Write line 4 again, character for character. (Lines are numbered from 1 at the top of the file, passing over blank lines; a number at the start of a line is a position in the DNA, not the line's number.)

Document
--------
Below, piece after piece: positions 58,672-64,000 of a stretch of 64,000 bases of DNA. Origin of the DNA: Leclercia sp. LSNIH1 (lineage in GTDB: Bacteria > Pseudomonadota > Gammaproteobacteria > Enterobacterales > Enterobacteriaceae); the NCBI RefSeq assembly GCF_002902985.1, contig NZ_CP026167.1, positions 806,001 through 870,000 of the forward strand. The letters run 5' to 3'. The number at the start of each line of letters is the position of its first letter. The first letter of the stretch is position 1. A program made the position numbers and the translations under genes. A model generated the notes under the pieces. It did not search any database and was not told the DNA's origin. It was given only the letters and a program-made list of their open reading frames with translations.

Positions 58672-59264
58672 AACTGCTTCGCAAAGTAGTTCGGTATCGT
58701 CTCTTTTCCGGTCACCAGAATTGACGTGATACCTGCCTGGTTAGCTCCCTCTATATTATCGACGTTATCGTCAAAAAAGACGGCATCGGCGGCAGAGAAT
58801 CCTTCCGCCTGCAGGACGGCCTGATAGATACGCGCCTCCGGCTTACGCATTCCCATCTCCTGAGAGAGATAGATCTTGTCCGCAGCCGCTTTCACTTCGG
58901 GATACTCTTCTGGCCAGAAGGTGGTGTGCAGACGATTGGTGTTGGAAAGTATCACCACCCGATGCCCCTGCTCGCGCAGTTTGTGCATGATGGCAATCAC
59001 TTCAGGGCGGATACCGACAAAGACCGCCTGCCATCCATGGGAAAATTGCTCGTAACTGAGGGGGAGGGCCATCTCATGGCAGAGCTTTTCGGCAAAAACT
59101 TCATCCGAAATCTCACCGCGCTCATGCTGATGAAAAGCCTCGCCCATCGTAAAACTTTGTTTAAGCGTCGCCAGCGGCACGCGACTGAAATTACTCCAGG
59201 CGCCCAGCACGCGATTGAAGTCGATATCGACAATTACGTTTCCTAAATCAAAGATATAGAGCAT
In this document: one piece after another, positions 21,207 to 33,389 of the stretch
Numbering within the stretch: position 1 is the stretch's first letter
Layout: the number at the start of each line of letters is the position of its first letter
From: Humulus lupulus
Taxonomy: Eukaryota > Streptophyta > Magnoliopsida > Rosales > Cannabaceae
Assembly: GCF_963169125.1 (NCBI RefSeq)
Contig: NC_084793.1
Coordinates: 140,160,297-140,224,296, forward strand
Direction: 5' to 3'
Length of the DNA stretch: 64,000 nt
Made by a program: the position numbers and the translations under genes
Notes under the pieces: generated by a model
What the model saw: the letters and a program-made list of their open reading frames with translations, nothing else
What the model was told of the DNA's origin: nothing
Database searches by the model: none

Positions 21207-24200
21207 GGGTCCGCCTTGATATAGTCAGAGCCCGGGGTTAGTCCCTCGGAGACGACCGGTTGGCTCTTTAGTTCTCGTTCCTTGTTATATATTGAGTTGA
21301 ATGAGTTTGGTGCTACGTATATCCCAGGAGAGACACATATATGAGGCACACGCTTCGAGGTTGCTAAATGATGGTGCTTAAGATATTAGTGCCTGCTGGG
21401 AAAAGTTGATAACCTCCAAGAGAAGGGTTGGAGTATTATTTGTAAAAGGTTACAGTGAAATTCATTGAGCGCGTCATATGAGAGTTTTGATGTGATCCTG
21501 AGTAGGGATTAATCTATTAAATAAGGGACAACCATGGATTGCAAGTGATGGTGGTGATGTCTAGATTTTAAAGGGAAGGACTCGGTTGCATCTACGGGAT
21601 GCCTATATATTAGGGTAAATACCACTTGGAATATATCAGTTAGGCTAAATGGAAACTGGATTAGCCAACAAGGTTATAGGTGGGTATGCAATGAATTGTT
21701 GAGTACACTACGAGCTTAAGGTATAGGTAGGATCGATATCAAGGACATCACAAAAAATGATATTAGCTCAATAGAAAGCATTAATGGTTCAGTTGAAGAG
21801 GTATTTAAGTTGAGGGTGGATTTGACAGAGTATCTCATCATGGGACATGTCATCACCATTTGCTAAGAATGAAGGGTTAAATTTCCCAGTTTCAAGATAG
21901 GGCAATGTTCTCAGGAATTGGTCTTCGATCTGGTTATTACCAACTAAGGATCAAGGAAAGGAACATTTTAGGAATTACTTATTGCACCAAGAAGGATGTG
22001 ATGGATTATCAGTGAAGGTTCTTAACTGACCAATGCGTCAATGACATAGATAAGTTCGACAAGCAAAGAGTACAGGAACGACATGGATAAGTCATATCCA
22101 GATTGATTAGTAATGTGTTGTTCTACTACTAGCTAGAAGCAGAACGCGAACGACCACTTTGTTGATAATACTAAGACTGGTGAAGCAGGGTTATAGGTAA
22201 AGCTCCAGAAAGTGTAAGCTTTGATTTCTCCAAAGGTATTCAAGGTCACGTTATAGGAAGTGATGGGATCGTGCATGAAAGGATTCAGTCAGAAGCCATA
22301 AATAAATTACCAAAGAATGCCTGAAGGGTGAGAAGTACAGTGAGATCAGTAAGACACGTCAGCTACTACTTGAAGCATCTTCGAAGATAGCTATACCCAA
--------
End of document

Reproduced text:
58701 CTCTTTTCCGGTCACCAGAATTGACGTGATACCTGCCTGGTTAGCTCCCTCTATATTATCGACGTTATCGTCAAAAAAGACGGCATCGGCGGCAGAGAAT